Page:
University rankings
Toyo Keizai National[34] General 1
Kawaijuku National[35] General 1
T. Reuters National[24] Research 1
WE National[36] Employment 12
NBP Greater Tokyo[37][38] Reputation 2
Shimano National[39] Selectivity SA
QS Asia
(World Ranking version)[40]
General 5
QS Asia
(Asian Ranking version)[41]
General 13
THE Asia[42] General 7
ARWU Asia[43] Research 1
THE World[44] General 46
QS World[40] General 28
ARWU World[43] Research 24
Program rankings
Social Sciences & Humanities


Asahi National[31]Research 1
BE Success National[45]Qualification 1
BE Pass rate National[46]Qualification 3


RePec National[47]Research 1
RePec World[29]Research 92


Eduni MBA National[48]General 4
Eduni MBA World[49]General 111
CPA Success National[50]Qualification 4
Natural Sciences & Technology



T.Reuters National[51]Research 3
T.Reuters World[51]Research 19


T.Reuters National[51]Research 1
T.Reuters World[51]Research 2


T.Reuters National[51]Research 2
T.Reuters World[51]Research 5


T.Reuters National[51]Research 1
T.Reuters World[51]Research 3


ARWU National[52]Research 2
ARWU World[52]Research 51-71


ARWU National[53]Research 1
ARWU World[53]Research 76-100
Life Sciences


T.Reuters National[51]Research 2
T.Reuters World[51]Research 20


T.Reuters National[51]Research 1
T.Reuters World[51]Research 5
* T. Reuters World rankings include non-educational institutions

University of Tokyo (Todai) is considered to be the most selective and prestigious university in Japan and is counted as one of the best universities in the world.[8][9][10]

Nikkei BP has been publishing a ranking system "Brand rankings of Japanese universities" every year, composed by the various indications related to the power of brand, and Todai has been 2nd in 2009-2010 in Greater Tokyo Area.[54][37] The university has been ranked 1st during 2006-2010 in the ranking "Truly Strong Universities" by Toyo Keizai.[34] In another ranking, Japanese prep school Kawaijuku ranked Todai as the best university in Japan.[35]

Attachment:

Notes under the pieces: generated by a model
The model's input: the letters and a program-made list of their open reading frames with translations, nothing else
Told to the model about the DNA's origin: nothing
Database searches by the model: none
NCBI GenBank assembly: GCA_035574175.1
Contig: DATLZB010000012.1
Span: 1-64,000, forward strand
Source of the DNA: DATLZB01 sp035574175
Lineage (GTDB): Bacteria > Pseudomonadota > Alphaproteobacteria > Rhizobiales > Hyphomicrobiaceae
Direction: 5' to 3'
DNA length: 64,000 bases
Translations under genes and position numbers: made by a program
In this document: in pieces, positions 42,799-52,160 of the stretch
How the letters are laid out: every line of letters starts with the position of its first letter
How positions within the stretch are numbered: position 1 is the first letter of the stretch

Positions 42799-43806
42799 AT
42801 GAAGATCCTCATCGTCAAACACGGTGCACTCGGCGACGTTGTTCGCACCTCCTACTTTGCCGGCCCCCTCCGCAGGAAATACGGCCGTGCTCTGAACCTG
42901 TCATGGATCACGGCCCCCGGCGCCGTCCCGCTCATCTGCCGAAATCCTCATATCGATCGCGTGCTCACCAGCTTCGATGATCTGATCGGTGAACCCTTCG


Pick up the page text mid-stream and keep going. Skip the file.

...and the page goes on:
Todai was ranked second in the world, behind Harvard University, in Mines ParisTech: Professional Ranking of World Universities (2011), which measured universities' numbers of alumni holding CEO positions in Fortune Global 500 companies.

Todai alumni are distinctively successful in Japanese industries. According to the Weekly Economist's 2010 rankings, graduates from Todai have the 12th best employment rate in 400 major companies in Japan.[70] However, this lower ranking position is because of the large number of alumni who become government bureaucrats, which is more than double of alumni from any other universities.[71] In fact, alumni of Todai have the highest average salary in Japan, according to PRESIDENT.[72]

Gender imbalance

In 2019, enrollment figures from the University of Tokyo reveal that 5,267 of 24,674 (21.3%) domestic students are female. The ratio is more equal among international students, where 1,465 of 3,735 (39.2%) students are female.[73] The gender imbalance is more stark among the faculty, where 7.8 percent of professors are female.[74]

Within student life, some clubs excluded female students even though the university discourages such a practice. Of more than 30 tennis clubs at the University of Tokyo, even though no clubs announced that they reject female students, only two actively recruited women, allowing them to join without passing the exam required for male applicants.[75][76] In 2020, the Orientation Committee announced that clubs that did not admit female students' membership could not join circle recruitment events.[77]

Since 2017, the University of Tokyo has paid thirty thousand yen in housing allowances for female students exclusively in order to gain more female applicants from distant regions.[78]


Hongo Campus

The main Hongo campus occupies the former estate of the Maeda family, Edo period feudal lords of Kaga Province. One of the university's best known landmarks, Akamon (the Red Gate), is a relic of this era. The symbol of the university is the ginkgo leaf, from the trees found throughout the area. The Hongo campus also hosts the University of Tokyo's annual May Festival.[79]